Arthur Myers

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For the British doctor and sportsman, see Arthur Thomas Myers.
Portrait of Myers around 1910.

Sir Arthur Mielziner Myers (19 May 1868 – 9 October 1926) was a New Zealand politician. He was Mayor of Auckland City from 1905 to 1909, Member of the House of Representatives from 1910 to 1921, and a Cabinet Minister. Today he is remembered mainly for the public works constructed in Auckland during his term as Mayor, and partly from his donations, including Grafton Bridge and Myers Park.

Early life[edit]

Myers was born in Ballarat, Victoria, Australia, the child of Louis Myers and Catherine Ehrenfried. Following the death of his father in 1870, his mother moved to Wellington, New Zealand. Myers went to Wellington College from 1880 to 1883. His main sporting interests were rowing and swimming. The family moved to Auckland in 1886, where his uncle, Louis Ehrenfried had moved the family brewing business from Thames. Later, in 1897, the successful brewery was combined with that of Logan Campbell to form Campbell and Ehrenfried. An able administrator and already something of a financial wizard at the age of 30, Myers became Managing Director of the merged company following the death of his uncle in 1897.[1]

In 1903 Myers journeyed to London to marry Vera Anita Levy who he had met two years before. She was the daughter of Benjamin Levy, one of the owners of a large British business empire with interests in Australia. Married in London, they returned to New Zealand, where his wife became a well-known hostess and patron of the local cultural scene. It was she who encouraged Myers to eventually run for public office.[1]

Public life[edit]

Parliament of New Zealand
Years Term Electorate Party
1910–1911 17th Auckland East Independent
1911–1914 18th Auckland East Liberal
1914–1919 19th Auckland East Liberal
1919–1921 20th Auckland East Liberal

Myers ran for and succeeded in becoming Mayor of Auckland City for the term 1905 to 1909. He improved the finances of the city administration, improved services such as the water supply and drainage. The construction of the new Auckland Town Hall was largely due to his efforts, as was the new Grafton Bridge across Grafton Gully. Myers Park, located between Karangahape Road and Mayoral Drive, is named after him, as in 1913 he donated £10,000 to develop the previously overgrown gully into a child-friendly park and to build the adjacent 'Myers Free Kindergarten' (still operating in the same heritage building). One of his few major failures was an unsuccessful attempt to reduce the plethora of local Councils then governing the Auckland Isthmus. Nevertheless, he had become known as a popular and effective politician.[1]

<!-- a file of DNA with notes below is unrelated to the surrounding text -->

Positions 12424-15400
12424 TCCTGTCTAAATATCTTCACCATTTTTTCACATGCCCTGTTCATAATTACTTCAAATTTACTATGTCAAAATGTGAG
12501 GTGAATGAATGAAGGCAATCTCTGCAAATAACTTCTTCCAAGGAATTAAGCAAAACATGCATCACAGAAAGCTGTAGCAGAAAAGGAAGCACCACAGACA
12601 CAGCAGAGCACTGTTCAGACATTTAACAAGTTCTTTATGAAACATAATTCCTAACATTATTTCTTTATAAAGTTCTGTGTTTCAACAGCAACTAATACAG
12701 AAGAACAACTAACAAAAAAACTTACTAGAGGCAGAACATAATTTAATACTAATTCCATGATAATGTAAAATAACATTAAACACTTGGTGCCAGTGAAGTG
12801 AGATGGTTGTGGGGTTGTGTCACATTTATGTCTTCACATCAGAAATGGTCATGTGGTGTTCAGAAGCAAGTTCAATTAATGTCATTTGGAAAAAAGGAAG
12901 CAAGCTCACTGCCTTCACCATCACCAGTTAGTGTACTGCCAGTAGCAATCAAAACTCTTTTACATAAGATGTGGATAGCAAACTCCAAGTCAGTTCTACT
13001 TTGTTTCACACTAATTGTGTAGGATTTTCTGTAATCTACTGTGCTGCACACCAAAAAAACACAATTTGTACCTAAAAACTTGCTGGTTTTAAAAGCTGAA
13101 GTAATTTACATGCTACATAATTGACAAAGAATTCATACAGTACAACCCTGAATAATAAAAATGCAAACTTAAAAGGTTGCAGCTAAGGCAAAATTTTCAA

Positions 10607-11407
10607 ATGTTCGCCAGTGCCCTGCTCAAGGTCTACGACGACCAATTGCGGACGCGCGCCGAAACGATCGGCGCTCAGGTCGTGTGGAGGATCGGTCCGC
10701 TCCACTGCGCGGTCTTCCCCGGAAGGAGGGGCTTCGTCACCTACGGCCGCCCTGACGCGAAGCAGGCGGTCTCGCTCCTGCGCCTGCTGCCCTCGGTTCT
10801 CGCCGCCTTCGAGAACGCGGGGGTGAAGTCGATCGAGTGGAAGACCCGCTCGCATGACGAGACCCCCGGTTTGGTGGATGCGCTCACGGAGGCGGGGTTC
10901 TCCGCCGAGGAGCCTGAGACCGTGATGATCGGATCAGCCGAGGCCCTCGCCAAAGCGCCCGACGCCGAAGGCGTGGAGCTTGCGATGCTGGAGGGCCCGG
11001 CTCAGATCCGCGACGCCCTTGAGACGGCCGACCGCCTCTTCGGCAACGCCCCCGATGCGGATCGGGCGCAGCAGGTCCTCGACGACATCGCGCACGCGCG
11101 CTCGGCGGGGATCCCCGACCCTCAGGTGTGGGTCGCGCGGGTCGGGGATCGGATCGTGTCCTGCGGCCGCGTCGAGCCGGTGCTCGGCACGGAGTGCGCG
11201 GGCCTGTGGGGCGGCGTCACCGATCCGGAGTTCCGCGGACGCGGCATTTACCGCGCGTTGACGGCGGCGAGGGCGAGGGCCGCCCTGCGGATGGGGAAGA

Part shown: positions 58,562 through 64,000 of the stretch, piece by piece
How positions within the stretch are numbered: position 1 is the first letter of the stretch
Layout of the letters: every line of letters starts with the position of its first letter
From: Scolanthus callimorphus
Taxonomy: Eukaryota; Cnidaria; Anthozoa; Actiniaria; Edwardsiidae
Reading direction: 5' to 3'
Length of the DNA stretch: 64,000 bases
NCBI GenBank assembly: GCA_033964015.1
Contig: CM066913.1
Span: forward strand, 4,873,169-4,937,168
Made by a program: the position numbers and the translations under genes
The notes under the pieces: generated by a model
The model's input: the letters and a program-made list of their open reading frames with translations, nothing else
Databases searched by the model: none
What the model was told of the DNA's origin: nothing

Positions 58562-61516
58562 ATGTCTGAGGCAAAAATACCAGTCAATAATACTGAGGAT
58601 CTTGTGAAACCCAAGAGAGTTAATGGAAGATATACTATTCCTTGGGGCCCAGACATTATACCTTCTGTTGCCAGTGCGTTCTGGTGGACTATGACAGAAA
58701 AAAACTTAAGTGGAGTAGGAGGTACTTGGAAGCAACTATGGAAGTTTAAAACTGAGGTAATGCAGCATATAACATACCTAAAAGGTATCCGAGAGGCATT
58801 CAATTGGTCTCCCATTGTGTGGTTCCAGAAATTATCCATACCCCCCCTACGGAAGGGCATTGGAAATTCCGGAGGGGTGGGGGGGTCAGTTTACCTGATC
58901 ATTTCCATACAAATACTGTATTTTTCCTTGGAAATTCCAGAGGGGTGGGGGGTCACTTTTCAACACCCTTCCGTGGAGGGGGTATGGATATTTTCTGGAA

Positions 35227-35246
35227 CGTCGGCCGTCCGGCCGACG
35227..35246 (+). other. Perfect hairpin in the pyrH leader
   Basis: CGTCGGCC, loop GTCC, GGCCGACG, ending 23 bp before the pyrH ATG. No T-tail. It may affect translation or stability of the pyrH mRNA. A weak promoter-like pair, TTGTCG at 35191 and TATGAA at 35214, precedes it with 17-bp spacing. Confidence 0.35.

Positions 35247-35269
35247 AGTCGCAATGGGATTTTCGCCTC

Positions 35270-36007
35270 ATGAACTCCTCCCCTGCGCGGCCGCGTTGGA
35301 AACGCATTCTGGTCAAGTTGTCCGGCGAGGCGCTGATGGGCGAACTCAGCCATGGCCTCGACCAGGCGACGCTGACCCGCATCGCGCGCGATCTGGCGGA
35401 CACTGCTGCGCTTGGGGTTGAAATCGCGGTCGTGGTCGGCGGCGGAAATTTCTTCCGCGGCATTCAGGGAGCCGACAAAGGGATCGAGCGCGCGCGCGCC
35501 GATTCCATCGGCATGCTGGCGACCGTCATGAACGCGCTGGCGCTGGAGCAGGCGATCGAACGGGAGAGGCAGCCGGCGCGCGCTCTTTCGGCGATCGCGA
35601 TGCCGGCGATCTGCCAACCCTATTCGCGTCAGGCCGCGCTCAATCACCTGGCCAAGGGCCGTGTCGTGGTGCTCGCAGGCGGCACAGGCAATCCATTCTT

Active in the volunteer defence movement, he served as major in the 1st Battalion Auckland Infantry Volunteers and as commanding officer, with the rank of lieutenant colonel, of the New Zealand Forces Motor Service Corps.[1]

Myers donated the Myers cup to the new Auckland Rugby League in 1910. It was contested as the top prize in the inaugural 1910 season and again in 1911. In 1914 Myers was elected the Auckland Rugby League president and he served in this role until his death in 1926.[2]

After a break from politics for a world tour, he entered Parliament for the seat of Auckland East in the 1910 Auckland East by-election, replacing his cousin Frederick Baume and won comfortably. He held his seat until 3 October 1921 when he resigned between general elections. Initially he was an Independent and then from 1911 he stood for the New Zealand Liberal Party.[1]

In the short-lived Mackenzie Ministry of 28 March to 10 July 1912 he held three important portfolios; Finance, Defence, Railways, also the Tax Department. From 12 August 1915 to 25 August 1919 he served as Minister of Customs and Minister in charge of Munitions and Supplies, Pensions, Advertising and National Provident Fund during the wartime National (coalition) Ministry, where the gained much acclaim for his efficiency and impartiality. In 1924 he was knighted for services to his country.[1]

Deciding to leave politics - as he had no wish for a long period of opposition for his party - he left politics in 1921, and also left New Zealand, as he had promised his wife at the time of their wedding that they would eventually return to London where she had grown up. The departure was seen a great loss by many locals. Active for the National Bank of New Zealand, he otherwise led a semi-retired life and took up golf. He died in London in 1926 to the effects of a series of heart attacks. He was survived by his children and his wife Vera.[1] A grandson, Douglas Myers, became CEO of Campbell and Ehrenfried in 1965 and later created Lion Nathan.

References[edit]

  1. ^ a b c d e f g Stone, R. C. J. "Myers, Arthur Mielziner - Biography". Dictionary of New Zealand Biography. Ministry for Culture and Heritage. Retrieved 29 April 2012. 
  2. ^ Coffey, John and Bernie Wood Auckland, 100 years of rugby league, 1909-2009, 2009. ISBN 978-1-86969-366-4, p.35.
New Zealand Parliament
Preceded by
Frederick Baume
Member of Parliament for Auckland East
1910–1921
Succeeded by
Clutha Mackenzie
Political offices
Preceded by
Edwin Mitchelson
Mayor of Auckland City
1905–1909
Succeeded by
Charles Grey
Preceded by
John A. Millar
Minister of Railways
1912
Succeeded by
William Herries